What Patients Want to Know About Clinical Trials
What are clinical trials?A clinical trial is a research study in human volunteers to answer specific health questions. Carefully conducted clinical trials are the safest and fastest way to find treatments that work in people, and new ways to improve health.
There are different kinds of clinical trials, including those to study:
- prevention options
- new treatments or new ways to use existing treatments
- new screening and diagnostic techniques
- options for improving the quality of life for people who have serious medical conditions
Why are clinical trials done?Many clinical trials are done to see if a new drug or device is safe and effective for people to use. Clinical trials are also done for other reasons. Some compare existing treatments to determine which is better. The current, approved treatments are called the “standard treatments.” Sometimes clinical trials are used to study different ways to use the standard treatments so they will be more effective, easier to use, and/or decrease side effects. Sometimes, studies are done to learn how to best use the treatment in a different population, such as children, in whom the treatment was not previously tested.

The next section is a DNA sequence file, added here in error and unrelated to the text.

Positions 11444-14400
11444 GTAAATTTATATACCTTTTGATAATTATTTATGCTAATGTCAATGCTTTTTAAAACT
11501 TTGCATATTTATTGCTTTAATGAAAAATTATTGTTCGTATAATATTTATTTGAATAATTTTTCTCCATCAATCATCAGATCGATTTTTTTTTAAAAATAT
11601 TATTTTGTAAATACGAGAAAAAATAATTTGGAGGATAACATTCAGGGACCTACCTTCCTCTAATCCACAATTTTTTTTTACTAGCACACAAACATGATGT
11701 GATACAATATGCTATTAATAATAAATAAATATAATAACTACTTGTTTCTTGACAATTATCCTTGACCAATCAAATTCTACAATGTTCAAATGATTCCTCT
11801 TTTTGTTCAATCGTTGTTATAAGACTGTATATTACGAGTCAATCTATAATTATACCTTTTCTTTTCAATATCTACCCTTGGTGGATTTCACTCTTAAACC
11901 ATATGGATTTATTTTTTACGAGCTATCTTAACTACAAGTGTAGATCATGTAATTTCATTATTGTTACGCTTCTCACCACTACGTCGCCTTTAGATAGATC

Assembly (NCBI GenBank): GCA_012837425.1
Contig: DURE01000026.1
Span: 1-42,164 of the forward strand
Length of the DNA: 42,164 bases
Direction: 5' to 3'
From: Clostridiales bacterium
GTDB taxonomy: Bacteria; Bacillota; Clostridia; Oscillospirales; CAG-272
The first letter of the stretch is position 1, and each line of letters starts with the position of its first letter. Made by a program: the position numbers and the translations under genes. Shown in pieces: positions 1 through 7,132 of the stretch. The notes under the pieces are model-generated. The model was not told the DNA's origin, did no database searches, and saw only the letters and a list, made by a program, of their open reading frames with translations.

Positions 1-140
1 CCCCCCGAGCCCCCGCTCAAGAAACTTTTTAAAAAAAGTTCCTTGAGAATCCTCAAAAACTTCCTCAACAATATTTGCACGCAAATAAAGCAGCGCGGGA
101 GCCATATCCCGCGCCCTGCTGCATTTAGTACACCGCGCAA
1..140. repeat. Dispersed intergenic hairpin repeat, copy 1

In trials conducted by SERRI, researchers, doctors, and other health professionals administer the clinical trials according to strict rules set by the Food and Drug Administration (FDA). FDA sets the rules to make sure that people who agree to be in studies are treated as safely as possible.